The Ghibli and Quattroporte have finally been given the Trofeo treatment
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The Top Gear car review: Volvo V60 Cross Country
For:Looks ace, is incredibly relaxing to drive
Against:Never exciting, touchscreen fiddly at times. And we don’t know how it really rides yet
What is it?
Another one of those jacked-up estate cars, for people who quite like the idea of an SUV, but don’t really want one. We like them a lot.
The Volvo V60 Cross Country takes the regular V60 - the Swedes’ answer to the BMW 3 Series Estate, Mercedes C-Class Estate and Audi A4 Estate - and adds 60mm of ground clearance, all-wheel drive, hill-descent control and ‘Charcoal’ (read: big black plastic) wheel-arch extensions. It’s expected to account for ten per cent of all V60 sales in the UK.
It’s the same formula Volvo’s used for decades, most recently with the bigger V90 Cross Country - add height, soften suspension, clad in plastic, profit. Easy - especially as the V60 only has one real competitor, the Audi A4 Allroad.
The idea is that the V60 Cross Country will get far enough off-road to suit pretty much anyone (as Tom Ford proved when he took the Mercedes E-Class All-terrain bear hunting in an Estonian forest, these types of cars are usually far more capable off-road than you expect/we give them credit for) but at the same time isn’t quite as big or as brash as a similarly practical, conventional SUV.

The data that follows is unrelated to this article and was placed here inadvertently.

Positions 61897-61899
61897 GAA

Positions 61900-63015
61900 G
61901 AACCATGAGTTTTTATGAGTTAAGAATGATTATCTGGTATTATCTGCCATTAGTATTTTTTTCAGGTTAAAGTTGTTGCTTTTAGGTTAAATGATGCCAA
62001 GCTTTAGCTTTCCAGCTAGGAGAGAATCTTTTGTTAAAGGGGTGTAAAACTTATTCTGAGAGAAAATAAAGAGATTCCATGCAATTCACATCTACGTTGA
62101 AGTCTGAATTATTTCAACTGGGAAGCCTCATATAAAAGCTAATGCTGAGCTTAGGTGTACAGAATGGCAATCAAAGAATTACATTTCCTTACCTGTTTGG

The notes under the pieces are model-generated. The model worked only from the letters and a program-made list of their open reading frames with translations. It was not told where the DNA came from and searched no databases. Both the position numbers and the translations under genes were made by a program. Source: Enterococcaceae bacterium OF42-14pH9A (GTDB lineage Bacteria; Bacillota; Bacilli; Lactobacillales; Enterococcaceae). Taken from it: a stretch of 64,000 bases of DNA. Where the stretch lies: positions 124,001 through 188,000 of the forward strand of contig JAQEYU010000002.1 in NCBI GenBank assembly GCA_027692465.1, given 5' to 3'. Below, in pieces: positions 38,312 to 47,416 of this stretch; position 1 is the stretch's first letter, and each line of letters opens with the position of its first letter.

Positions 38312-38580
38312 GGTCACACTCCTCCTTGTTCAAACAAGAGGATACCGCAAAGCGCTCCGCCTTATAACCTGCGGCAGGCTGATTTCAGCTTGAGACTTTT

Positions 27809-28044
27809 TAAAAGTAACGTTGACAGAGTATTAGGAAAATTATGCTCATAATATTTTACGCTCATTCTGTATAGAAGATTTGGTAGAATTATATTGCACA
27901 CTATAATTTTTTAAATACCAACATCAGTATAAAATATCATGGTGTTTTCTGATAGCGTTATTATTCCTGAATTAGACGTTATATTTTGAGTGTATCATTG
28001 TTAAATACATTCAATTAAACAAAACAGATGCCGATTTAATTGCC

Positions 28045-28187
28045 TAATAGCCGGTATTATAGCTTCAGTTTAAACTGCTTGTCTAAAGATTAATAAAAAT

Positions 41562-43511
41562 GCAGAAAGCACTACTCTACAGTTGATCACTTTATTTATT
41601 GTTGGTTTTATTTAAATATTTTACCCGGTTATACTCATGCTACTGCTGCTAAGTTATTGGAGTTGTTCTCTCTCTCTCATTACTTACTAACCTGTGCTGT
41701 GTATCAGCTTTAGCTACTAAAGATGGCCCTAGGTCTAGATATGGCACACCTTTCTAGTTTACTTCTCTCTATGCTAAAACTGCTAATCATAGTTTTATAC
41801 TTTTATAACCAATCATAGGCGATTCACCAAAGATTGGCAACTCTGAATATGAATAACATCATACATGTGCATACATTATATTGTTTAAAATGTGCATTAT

The old V60 had a little bit too much in common with an ancient Ford Focus, but this new one (which was released in early 2018) rides on the same ‘SPA’ platform that lives under Volvo’s excellent 90 series cars. That means loads of active and passive safety tech, a massive 10cm increase in wheelbase (giving corresponding improvements in rear-seat and luggage space) and under the bonnet space only for four-cylinder engines.
Well, we say ‘engines’. From launch the only available motor is the mid-range D4 diesel, though the T5 petrol will be added later.
Inside it’s just as we’ve come to expect from current-generation Volvos - a neat, Scandi design with most functions controlled through a responsive portrait touchscreen that dominates the centre console.